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The great myths about VBACs, busted.

Lizellen La Follette, MD
August 17, 2015

In my ob-gyn practice I am often surprised by what women have been told about their bodies. Among patients of reproductive age, there is one myth that is especially rampant: That if a woman has had a c-section, all of her babies must be born the same way. It’s widely thought that a VBAC (vaginal birth after cesarean delivery) is unsafe, because of the risk of uterine rupture along the scar line.

But in an overwhelming majority of cases, nothing could be farther from the truth. Our bodies heal well from surgery, and the uterus offers the most impressive example. Toward the end of a woman’s pregnancy, the lower segment of the uterus—where the cesarean incision is typically made—stretches out like a balloon. It’s so paper-thin the ob-gyn has to be careful not to nick the baby’s skin with her scalpel. After delivery the uterus contracts to its original shape, and just a few months later, there isn't any evidence of weakness in the uterine wall.

The risk of complications with a VBAC is less than 1 percent (similar to the rate of other obstetric emergencies, like cord prolapse). And five years ago, the American Congress of Obstetricians and Gynecologists (ACOG) deemed VBACs safe for most women.

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Still, a new government report found that among women who underwent a cesarean for a previous birth, 90 percent have a repeat c-section, despite the longer recovery time and higher risk of infection.

Why physicians and hospitals hesitate

The c-section rate varies widely across the country—and maternal and fetal variables alone do not explain the differences. Both the ACOG and the National Institutes of Health have suggested that an institutional bias against VBACs might play a role. Some physicians and hospitals don't want to try, for a variety of possible reasons.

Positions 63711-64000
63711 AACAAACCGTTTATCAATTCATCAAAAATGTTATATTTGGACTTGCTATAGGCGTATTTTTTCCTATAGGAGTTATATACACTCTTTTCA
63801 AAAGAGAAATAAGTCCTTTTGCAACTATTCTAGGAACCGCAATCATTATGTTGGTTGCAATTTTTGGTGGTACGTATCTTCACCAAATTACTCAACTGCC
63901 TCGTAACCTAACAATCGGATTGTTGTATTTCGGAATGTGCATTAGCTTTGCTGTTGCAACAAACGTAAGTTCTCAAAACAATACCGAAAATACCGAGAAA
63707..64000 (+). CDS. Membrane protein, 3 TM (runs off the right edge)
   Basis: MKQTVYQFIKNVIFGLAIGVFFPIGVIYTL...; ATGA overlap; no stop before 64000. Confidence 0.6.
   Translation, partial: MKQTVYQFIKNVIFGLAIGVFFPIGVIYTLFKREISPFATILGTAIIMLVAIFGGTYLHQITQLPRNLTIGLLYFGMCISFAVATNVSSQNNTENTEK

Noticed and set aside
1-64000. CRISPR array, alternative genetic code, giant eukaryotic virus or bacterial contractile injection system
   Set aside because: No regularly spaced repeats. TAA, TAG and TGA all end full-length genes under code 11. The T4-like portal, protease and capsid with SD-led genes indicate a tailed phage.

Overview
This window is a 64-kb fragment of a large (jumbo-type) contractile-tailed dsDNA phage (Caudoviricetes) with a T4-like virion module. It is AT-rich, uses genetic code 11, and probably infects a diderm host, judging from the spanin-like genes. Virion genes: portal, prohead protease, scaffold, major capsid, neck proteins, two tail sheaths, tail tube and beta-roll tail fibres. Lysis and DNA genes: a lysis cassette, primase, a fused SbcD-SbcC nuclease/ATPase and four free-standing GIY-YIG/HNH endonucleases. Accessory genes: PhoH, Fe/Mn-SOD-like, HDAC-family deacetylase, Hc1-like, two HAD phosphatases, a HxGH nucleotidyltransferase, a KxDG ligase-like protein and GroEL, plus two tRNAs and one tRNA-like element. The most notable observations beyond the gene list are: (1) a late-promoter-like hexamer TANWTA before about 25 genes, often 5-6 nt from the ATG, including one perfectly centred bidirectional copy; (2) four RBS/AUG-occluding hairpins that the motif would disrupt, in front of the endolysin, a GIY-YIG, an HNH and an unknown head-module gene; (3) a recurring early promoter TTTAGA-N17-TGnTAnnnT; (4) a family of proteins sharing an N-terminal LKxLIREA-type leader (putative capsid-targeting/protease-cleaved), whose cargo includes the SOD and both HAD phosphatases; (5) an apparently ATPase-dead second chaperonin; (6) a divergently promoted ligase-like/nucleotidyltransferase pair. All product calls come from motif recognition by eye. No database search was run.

One of the most common complaints I hear is that VBACs require the primary provider to be in the hospital and out of her office, where she could be seeing other patients. But the truth is, there are solutions to this problem. Most hospitals have in-house doctors in the labor and delivery unit around the clock.

This is where institutional philosophy becomes so important: If you want to try for a VBAC, you need to make certain that all of the various physicians who could end up caring for you—from your ob-gyn to the other doctors in her call group to the hospital personnel on multiple 12-hour shifts—are committed to supporting you through your labor.

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What you should know about VBAC labor

I have performed more than 300 VBACs. These are a few observations and tips from my experience.

If you need to be induced, you can still have a VBAC. In an ideal scenario, you would go into spontaneous labor before 41 weeks. But if that doesn’t happen, don’t give up hope. I have induced labors that ended with successful VBACs, though it’s often a longer process.

Conditions must be right. Near the end of your pregnancy, your doctor will check to see if your baby is a normal size, and that there is an adequate amount of fluid in the amniotic sac. Finally, once you are in labor, a fetal heart rate monitor will be used to assess the baby's condition.

Try to make sure you are in labor before you go to the hospital. It’s possible that although you’re having contractions, your cervix hasn’t begun changing yet. And if you arrive too early, the hospital may send you home. Consult your doctor often, and if need be, go to her office to get checked. Once you are admitted at the hospital, an operating room must be kept available for you until the baby arrives.

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Your labor may be slower than you expected. New guidelines used by most institutions consider a woman to be in active labor once her cervix has dilated to 6 centimeters (as opposed to 4 centimeters). As a result, it can take up to 20 hours to reach this stage. But remember: in labor and delivery, all time ceases to make sense. Let the process happen on its own schedule—and trust your provider. This is why you chose her carefully.

Your odds are good. The ACOG estimates that 60 to 80 percent of VBACs are successful. But on occasion, the three Ps of labor—presentation (fetal position in the birth canal), power (the strength of contractions), and pelvis (the structure of the bones)—don’t work in a woman’s favor. If you end up giving birth by cesarean, don’t be discouraged. Life is not always predictable. The point is you tried, and you and your baby are safe—and that is the outcome we all want.

Lizellen La Follette, MD, is a board certified ob-gyn who runs a private practice specializing in VBACs, menopause, and fertility in Marin County, California. 

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